And you will want to fish in both depths in order to get the achievements.

And there are plenty of achievements.

Rift is the one game that I have played that comes close to WoW in effective presentation of achievements.  I cannot tell you what magic Blizzard has, just that their achievements seem… happy… shiny… just goofy enough… and easy to read in the achievements panel.  And Rift is pretty close on that front.

So there are achievements for catching rare fish.  Achievements for quantities of fish caught.  Achievements for catching all of the fish types in a given zone. (There is some overlap in fish between zones.) Basically, if you feel compelled to chase achievements, then fishing will give you plenty to do.

And there we have fishing in Rift.

I like it.

I will go max it out and get many of the achievements with one character, which is what I usually do with fishing.

And some day I will get around to writing the giant MMO fishing comparison post to determine who has the best MMO fishing mechanics around.

Addendum: Karen at Massively also has a look at fishing in Rift posted today.  I knew I should have posted this yesterday.

A Theory of Fishing

A post in which I draw two points and declare there to be a line.

Before I start, I just want to point out the humor tag on this post.  Some people will miss that and not read the post in the spirit in which it was written.  It is Friday.  Relax and just chuckle at my folly.

I have a theory about fishing and fantasy MMORPGs.


Fishing Yet Again

I believe that there is a correlation between how well a fantasy MMORPG does relative to its contemporary competitors and how deep and interesting the fishing mechanism that is available at launch.

So, the better the fishing is at launch, the better the game will do relative to other games that launch in a similar window of time.

My data set so far:

EverQuest: Launched March 1999

Fishing: A relatively straightforward but deep fishing mechanism.  You needed a fishing pole which had to be equipped.  You needed bait, which got used up as you fished.  You could fish in just about any water you could find.  And you caught a wide variety of things, from fish that could be used for cooking, to rusty weapons that could be sharpened, to junk for the vendor.  So in many ways very much like real fishing; pick your spot, grab your pole, make sure you have bait, and fish away.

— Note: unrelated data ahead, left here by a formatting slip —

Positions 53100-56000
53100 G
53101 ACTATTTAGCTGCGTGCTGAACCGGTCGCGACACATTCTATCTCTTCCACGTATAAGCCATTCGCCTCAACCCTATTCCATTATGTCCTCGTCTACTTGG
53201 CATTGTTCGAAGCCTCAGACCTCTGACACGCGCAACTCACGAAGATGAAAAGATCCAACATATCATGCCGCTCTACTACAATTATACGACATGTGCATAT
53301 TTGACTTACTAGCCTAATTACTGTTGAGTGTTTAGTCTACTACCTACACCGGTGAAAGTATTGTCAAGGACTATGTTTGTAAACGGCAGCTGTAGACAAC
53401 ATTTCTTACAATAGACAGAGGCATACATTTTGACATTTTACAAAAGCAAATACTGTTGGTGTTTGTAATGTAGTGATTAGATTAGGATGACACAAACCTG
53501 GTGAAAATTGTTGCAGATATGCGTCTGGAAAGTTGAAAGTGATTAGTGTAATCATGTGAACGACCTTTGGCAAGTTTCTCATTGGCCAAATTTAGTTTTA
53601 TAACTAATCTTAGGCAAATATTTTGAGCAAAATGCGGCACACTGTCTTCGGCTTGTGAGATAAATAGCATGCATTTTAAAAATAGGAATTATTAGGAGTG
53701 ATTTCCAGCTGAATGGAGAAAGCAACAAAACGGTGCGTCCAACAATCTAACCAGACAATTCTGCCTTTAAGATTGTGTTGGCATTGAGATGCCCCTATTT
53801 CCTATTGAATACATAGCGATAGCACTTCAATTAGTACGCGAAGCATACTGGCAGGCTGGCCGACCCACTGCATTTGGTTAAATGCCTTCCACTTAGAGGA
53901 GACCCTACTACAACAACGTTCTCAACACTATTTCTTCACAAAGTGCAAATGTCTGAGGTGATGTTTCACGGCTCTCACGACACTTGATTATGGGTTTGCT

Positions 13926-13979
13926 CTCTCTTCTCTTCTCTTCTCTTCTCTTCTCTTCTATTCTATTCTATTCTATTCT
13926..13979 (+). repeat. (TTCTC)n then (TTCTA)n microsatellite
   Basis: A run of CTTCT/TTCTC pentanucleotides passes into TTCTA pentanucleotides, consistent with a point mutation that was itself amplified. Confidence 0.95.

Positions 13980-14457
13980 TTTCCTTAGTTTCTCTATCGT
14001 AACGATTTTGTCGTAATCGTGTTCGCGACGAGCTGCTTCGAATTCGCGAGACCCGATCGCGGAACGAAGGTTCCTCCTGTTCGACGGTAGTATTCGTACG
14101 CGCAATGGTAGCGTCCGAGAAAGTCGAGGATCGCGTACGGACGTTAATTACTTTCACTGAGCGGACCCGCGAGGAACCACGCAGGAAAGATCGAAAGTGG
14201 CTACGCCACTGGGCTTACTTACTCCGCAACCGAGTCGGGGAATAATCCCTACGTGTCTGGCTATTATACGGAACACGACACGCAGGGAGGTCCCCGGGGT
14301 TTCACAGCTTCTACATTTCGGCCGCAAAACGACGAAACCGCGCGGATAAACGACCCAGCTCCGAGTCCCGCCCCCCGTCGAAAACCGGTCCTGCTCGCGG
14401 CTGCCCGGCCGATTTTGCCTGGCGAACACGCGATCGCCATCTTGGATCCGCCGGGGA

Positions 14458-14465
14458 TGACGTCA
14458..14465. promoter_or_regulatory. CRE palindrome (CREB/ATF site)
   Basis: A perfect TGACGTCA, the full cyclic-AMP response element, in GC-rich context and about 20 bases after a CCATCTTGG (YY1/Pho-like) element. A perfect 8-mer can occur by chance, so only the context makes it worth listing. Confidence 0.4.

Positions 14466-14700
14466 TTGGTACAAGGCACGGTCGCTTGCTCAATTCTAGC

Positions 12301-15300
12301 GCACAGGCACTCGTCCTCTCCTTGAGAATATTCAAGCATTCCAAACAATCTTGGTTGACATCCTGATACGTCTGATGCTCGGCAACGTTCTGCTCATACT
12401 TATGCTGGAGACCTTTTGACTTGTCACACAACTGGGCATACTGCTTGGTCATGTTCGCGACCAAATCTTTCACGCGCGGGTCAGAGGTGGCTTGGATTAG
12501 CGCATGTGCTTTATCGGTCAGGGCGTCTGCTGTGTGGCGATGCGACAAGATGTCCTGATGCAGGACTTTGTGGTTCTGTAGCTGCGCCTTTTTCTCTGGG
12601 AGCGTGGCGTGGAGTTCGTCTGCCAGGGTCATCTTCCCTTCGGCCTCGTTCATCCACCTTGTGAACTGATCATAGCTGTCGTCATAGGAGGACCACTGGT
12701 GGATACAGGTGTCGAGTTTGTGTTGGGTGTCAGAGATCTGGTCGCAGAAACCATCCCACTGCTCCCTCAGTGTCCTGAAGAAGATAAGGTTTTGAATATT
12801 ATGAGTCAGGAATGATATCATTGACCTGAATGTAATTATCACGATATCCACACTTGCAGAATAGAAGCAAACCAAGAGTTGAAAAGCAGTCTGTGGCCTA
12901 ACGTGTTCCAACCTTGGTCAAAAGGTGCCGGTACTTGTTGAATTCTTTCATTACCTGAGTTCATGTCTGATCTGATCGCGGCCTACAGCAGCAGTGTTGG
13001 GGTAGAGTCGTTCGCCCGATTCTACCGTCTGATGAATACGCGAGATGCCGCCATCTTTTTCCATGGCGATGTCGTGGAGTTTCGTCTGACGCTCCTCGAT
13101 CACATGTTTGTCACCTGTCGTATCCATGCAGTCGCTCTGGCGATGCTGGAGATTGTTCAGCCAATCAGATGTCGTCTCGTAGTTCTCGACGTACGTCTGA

Market position: Rapidly became the king of the hill, declining only when the next generation of competitors came along.

EverQuest II: Launched November 2004

Fishing: Barely a fishing mechanism at all.  No fishing pole or bait required.  Fishing was reduced to harvesting “fish nodes” which at launch would yield at most a single fish per try before the fisherman had to move on to the next node, so you were constantly on the run.  And then all you ever caught was fish, never the stereotypical old boot or rusty dagger.

Market position: A strong start that rapidly faded with the game never achieving anything close to the popularity of its predecessor.

Lord of the Rings Online: Launched April 2007

Fishing: None at launch, added later (too late by my theory)

Market position:  Mid-pack, never a contender for market leadership.

Warhammer Online: Launched September 2008

Fishing: None

Market position: Mid-pack after losing more than half of their early subscriber base

The Wild Card

Now, the hole in my data set is World of Warcraft, but only because I did not play on day one so I cannot speak personally to the state of fishing back then.  But from what I have seen since I started playing five months after launch is that WoW has a very EverQuest-like fishing paradigm.  You need a pole.  There is no bait, but you can attach a lure.  You can fish wherever you want.

And furthermore, WoW continued to improve fishing as time went along.  There are fishing tournaments, fishing achievements, fishing quests, some truly special fishing poles, and even some pets that you can obtain only by fishing.  You can fish up an amazing amount of things.  Plus there was that fishing chair that was in the card game.


Don't mind me, I'm just fishing

What Am I Saying?

Now at this point you may wonder if I am somehow suggesting that fishing is the most important feature of an MMORPG.

I am not.

I am moving more towards a “canary in a coal mine” view of fishing.  If a company has had the resources to deliver a reasonably polished game and has had, in addition, the time to include fishing as something more than an afterthought, that the game might have the makings of a winner.

More Data Needed

Of course, to test a theory one of the things you can do is see if it would have predicted the same outcome for similar events outside of the current data set.  In this case, other MMORPGs that have launched.  I have taken two sample cases of good and bad fishing and drawn a line and then forced a couple of null set results onto that line and called it a theory.

So what other games have had fishing at launch, how good was that fishing mechanic, and how have the games done?